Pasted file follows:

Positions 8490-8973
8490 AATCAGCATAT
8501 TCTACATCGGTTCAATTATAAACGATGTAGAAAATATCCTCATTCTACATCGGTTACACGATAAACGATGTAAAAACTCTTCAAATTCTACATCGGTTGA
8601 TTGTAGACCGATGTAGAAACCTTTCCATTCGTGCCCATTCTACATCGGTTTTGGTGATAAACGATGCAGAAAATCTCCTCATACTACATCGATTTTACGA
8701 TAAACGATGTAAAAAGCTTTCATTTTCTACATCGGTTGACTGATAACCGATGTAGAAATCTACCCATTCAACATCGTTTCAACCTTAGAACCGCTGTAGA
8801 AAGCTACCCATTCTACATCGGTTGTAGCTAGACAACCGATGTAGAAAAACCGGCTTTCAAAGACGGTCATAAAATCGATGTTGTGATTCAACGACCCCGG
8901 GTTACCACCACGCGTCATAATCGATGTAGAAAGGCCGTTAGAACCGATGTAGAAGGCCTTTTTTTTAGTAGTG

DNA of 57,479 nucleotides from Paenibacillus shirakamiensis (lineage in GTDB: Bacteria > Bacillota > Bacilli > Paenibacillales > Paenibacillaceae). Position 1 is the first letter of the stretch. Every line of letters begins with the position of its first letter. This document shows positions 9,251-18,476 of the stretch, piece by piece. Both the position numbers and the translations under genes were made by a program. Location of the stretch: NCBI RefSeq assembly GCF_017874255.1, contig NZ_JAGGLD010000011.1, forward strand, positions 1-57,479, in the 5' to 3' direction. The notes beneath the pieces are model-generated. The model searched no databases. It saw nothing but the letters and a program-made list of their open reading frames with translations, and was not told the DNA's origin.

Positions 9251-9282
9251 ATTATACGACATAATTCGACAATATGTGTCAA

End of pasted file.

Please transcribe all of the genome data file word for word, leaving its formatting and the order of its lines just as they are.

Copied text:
Positions 8490-8973
8490 AATCAGCATAT
8501 TCTACATCGGTTCAATTATAAACGATGTAGAAAATATCCTCATTCTACATCGGTTACACGATAAACGATGTAAAAACTCTTCAAATTCTACATCGGTTGA
8601 TTGTAGACCGATGTAGAAACCTTTCCATTCGTGCCCATTCTACATCGGTTTTGGTGATAAACGATGCAGAAAATCTCCTCATACTACATCGATTTTACGA
8701 TAAACGATGTAAAAAGCTTTCATTTTCTACATCGGTTGACTGATAACCGATGTAGAAATCTACCCATTCAACATCGTTTCAACCTTAGAACCGCTGTAGA
8801 AAGCTACCCATTCTACATCGGTTGTAGCTAGACAACCGATGTAGAAAAACCGGCTTTCAAAGACGGTCATAAAATCGATGTTGTGATTCAACGACCCCGG
8901 GTTACCACCACGCGTCATAATCGATGTAGAAAGGCCGTTAGAACCGATGTAGAAGGCCTTTTTTTTAGTAGTG

DNA of 57,479 nucleotides from Paenibacillus shirakamiensis (lineage in GTDB: Bacteria > Bacillota > Bacilli > Paenibacillales > Paenibacillaceae). Position 1 is the first letter of the stretch. Every line of letters begins with the position of its first letter. This document shows positions 9,251-18,476 of the stretch, piece by piece. Both the position numbers and the translations under genes were made by a program. Location of the stretch: NCBI RefSeq assembly GCF_017874255.1, contig NZ_JAGGLD010000011.1, forward strand, positions 1-57,479, in the 5' to 3' direction. The notes beneath the pieces are model-generated. The model searched no databases. It saw nothing but the letters and a program-made list of their open reading frames with translations, and was not told the DNA's origin.

Positions 9251-9282
9251 ATTATACGACATAATTCGACAATATGTGTCAA